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Macbeth Notes Act 2

By mariamelanathy Feb 08, 2012 469 Words
Macbeth Notes for II
New Characters We Met:

Lady Macbeth, Macbeth’s control freak wife who taunts him into killing Duncan Fleance, Banquo’s son
Porter, Drunkard used as comic relief
Macduff, nobleman of Scotland who thinks Macbeth is guilty of Duncan’s murder Donalbain, Duncan’s youngest son who many think is guilty of Duncan’s murder Old Man, used to describe unnatural events that foreshadow Duncan’s death

Act II, scene i: Macbeth speaks with Banquo and Lennox about the prophecies. Banquo again warns of his apprehension for the prophecies and tells Macbeth to be careful. Macbeth then has a vision of a bloody dagger and decides to kill Duncan.

Act II, scene ii: Lady Macbeth drugs Duncan’s guards and thinks about killing Duncan herself; however, Duncan reminds her too much of her father and she cannot go through with the deed. Macbeth kills Duncan off stage. He is then surprised that he was not blessed with this murder like he was when he killed Macdonwald. The big difference is that Macdonwald was a traitor to his country and by killing him, Macbeth was helping his country. On the other hand, he killed Duncan for his personal gain, so of course he was not blessed. It is ironic that he expected a blessing for committing a crime. Macbeth also is upset that he will never sleep again. He loved sleep and used several metaphors on page 323 to describe how wonderful it is. We then see the difference between Macbeth’s ideas on the murder and Lady Macbeth’s. Lady Macbeth tells Macbeth that they need to blame the murder on Duncan’s guards and wants him to smear the guards with blood. Macbeth tells her that he needs to wash away the deed (meaning wash away the sin) and cannot stand to go back to the scene. She tells him to wash the blood off of his hands (literally, does not realize that Macbeth feels guilty about the entire thing) and then she takes the dagger to smear the blood herself.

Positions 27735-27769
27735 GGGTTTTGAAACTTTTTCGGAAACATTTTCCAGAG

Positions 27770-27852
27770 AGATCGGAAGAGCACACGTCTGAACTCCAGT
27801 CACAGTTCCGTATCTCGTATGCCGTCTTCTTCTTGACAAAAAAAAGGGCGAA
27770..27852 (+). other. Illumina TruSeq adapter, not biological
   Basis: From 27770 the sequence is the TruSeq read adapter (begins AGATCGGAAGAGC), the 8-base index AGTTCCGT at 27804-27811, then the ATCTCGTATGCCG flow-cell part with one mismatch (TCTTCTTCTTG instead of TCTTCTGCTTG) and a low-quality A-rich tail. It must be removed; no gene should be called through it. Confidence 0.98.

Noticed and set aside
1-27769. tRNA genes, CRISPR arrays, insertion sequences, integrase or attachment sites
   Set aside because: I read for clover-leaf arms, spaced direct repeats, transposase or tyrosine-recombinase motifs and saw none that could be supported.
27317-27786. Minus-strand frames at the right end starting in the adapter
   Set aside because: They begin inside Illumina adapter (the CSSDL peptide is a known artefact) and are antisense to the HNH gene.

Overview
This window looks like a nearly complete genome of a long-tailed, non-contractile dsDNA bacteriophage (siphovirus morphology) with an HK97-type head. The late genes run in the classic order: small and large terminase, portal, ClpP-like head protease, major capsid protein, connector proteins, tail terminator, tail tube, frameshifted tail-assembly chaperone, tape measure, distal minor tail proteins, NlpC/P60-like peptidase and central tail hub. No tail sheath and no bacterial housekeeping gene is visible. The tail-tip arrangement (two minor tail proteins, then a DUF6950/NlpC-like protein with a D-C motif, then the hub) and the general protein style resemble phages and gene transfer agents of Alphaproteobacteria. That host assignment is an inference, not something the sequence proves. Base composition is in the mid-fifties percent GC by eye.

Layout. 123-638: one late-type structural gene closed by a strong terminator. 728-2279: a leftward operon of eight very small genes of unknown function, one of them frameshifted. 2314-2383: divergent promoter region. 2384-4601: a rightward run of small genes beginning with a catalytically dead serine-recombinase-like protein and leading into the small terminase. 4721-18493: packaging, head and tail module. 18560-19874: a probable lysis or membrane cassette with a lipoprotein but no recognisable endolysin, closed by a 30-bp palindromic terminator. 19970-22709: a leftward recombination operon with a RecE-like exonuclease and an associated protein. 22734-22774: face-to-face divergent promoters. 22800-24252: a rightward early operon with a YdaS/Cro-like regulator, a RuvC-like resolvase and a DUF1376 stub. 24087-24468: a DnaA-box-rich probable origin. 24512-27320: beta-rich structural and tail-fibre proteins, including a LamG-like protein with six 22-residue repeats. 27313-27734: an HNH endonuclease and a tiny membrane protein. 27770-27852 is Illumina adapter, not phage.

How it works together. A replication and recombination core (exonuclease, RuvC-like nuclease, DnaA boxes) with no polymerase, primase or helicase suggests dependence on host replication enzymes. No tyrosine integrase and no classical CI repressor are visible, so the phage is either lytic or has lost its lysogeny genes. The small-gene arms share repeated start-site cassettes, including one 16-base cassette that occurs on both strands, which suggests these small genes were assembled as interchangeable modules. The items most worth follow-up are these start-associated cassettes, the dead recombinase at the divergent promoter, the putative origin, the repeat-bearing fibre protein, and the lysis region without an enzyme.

Act II, scene iii: A drunken porter answers the gate at which Macduff and Lennox are knocking. Lennox describes strange, natural events from the night and Macduff discovers Duncan’s body. Macbeth then explains that he killed Duncan’s guards because they killed Duncan. Lady Macbeth faints when Macbeth declares this. Duncan’s sons, Donalbain and Malcolm, flee the country in fear that they will be next.

Act II, scene iv: Ross and an old man are discussing unnatural events during the night and the day following Duncan’s murder. Macduff tells Ross that Duncan’s sons are suspected of the murder because they fled the country. Macduff also reveals his doubts of Macbeth becoming king, so he will not attend the coronation.

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